Earlier this week, presidential candidate Hillary Clinton called on the FDA to speed copycat versions of the now-notorious toxoplasmosis med Daraprim to market. Now, a compounding pharmacy has stepped up with its own alternative to the med--at about $1 per pill, a tiny fraction of the cost of Turing Pharmaceuticals' brand, which runs $750 per tablet after a widely publicized 5000%-plus price increase.
San Diego, CA-based Imprimis ($IMMY) says it will offer a compounded drug that includes Daraprim's active ingredient--pyrimethamine--in capsules starting at $99 for a 100-count bottle. The company is also starting a program to work with payers, pharmacy benefits managers and purchasing groups to offer patient-specific formulations "at prices that ensure accessibility."
It's Imprimis' answer to the question many have been asking since Turing CEO Martin Shkreli became the poster child for egregious drug-price increases. Why isn't a generic alternative available for the 62-year-old Daraprim brand?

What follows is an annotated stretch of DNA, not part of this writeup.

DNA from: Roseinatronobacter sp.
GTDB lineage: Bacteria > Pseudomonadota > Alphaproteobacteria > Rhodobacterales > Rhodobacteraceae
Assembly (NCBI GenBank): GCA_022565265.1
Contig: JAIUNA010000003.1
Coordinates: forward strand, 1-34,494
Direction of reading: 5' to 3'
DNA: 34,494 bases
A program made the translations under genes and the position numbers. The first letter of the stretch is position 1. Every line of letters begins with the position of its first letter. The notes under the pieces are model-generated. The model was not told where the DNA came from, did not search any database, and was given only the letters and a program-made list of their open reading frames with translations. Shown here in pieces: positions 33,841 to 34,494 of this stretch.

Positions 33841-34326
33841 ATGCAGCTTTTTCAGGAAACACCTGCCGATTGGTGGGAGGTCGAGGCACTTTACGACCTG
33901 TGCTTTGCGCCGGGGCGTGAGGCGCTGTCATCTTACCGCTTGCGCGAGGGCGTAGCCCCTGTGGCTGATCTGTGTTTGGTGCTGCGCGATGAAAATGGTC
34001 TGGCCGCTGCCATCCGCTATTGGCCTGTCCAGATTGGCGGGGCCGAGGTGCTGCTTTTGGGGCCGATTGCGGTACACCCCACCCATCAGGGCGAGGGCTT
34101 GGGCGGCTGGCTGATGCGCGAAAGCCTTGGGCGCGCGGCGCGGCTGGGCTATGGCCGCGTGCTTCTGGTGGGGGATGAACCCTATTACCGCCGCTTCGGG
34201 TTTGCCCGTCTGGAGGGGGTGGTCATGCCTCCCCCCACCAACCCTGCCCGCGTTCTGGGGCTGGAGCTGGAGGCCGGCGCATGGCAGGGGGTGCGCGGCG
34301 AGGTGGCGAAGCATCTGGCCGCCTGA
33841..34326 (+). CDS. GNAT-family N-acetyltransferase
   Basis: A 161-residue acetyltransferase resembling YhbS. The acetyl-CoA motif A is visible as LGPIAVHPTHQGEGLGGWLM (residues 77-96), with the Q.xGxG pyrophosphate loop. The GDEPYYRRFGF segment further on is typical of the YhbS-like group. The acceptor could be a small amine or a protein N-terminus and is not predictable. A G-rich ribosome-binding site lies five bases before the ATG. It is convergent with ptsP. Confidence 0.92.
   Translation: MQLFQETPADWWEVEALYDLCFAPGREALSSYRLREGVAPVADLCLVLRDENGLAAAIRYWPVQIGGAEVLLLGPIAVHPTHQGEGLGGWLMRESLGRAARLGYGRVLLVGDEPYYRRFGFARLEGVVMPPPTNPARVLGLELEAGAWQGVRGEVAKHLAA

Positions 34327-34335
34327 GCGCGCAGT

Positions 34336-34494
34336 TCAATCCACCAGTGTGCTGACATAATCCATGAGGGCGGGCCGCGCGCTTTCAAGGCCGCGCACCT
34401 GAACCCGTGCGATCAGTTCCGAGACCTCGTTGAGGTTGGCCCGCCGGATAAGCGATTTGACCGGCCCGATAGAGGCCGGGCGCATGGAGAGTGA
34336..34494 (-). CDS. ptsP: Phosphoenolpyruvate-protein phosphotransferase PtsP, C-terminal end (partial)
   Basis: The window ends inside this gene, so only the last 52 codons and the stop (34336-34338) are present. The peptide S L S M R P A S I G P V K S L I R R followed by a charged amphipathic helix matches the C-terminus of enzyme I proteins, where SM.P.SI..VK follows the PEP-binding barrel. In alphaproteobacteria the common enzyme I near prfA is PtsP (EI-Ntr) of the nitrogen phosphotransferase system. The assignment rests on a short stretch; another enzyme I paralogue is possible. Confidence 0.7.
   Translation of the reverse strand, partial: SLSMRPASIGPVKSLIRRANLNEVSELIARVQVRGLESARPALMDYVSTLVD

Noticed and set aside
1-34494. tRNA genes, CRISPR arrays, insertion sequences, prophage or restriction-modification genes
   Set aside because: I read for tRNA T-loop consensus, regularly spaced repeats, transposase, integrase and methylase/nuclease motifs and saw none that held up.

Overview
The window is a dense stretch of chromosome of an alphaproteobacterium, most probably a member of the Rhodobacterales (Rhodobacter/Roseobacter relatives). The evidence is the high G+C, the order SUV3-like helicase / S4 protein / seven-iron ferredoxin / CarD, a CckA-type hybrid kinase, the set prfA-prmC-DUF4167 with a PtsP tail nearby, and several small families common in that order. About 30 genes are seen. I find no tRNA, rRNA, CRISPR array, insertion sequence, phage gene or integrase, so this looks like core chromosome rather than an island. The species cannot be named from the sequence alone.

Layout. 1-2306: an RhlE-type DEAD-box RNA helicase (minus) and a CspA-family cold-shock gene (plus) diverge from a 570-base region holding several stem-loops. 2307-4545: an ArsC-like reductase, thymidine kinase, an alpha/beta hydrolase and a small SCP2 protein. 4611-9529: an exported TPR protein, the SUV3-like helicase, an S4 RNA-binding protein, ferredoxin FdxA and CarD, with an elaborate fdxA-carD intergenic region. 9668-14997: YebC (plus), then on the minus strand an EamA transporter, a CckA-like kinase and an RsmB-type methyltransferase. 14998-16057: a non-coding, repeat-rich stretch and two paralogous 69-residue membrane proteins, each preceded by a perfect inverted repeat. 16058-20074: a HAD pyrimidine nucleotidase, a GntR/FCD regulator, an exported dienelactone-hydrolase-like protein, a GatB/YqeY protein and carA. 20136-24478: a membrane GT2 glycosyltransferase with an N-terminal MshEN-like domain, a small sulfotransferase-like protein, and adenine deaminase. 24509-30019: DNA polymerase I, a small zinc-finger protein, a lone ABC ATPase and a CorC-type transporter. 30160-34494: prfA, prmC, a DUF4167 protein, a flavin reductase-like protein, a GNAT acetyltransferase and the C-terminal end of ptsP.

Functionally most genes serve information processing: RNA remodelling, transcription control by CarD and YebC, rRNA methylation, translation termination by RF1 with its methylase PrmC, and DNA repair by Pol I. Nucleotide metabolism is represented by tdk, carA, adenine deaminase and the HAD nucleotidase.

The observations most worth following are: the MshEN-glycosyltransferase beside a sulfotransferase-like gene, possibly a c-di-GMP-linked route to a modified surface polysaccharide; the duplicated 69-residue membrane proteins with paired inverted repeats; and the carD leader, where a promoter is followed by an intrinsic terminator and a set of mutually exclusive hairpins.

The compounded drug isn't an exact copy; it also includes the ingredient leucovorin, which Imprimis says helps to combat pyrimethamine's negative effects on bone marrow. "The move is in response to Turing's recent price hike from $13.50 a table to $750," the company noted in a statement.
|Imprimis CEO Mark Baum|
But Imprimis' ambitions extend beyond offering a Daraprim alternative, CEO Mark Baum said in the statement. Its new Imprimis Cares program will zero in on other high-priced older meds.
"This is not the first time a sole supply generic drug--especially one that has been approved for use as long as Daraprim--has had its price increased suddenly and to a level that may make it unaffordable," Baum said, promising that Imprimis will "soon identify" additional compounded versions of newly expensive treatments.
Imprimis will have its work cut out for it to market the compounded meds, however. After the meningitis outbreak linked to the New England Compounding Center, new regulations tightened up on distribution of compounded drugs, which aren't specifically approved by the FDA. Compounded meds can only be dispensed on specific prescriptions for specific patients, rather than distributed in bulk as FDA-approved products are.
The company's pyrimethamine-plus-leucovorin combination can be ordered directly, an Imprimis spokesman said, with a physicians' prescription. Imprimis Cares is designed to streamline that process.
- read the Imprimis release
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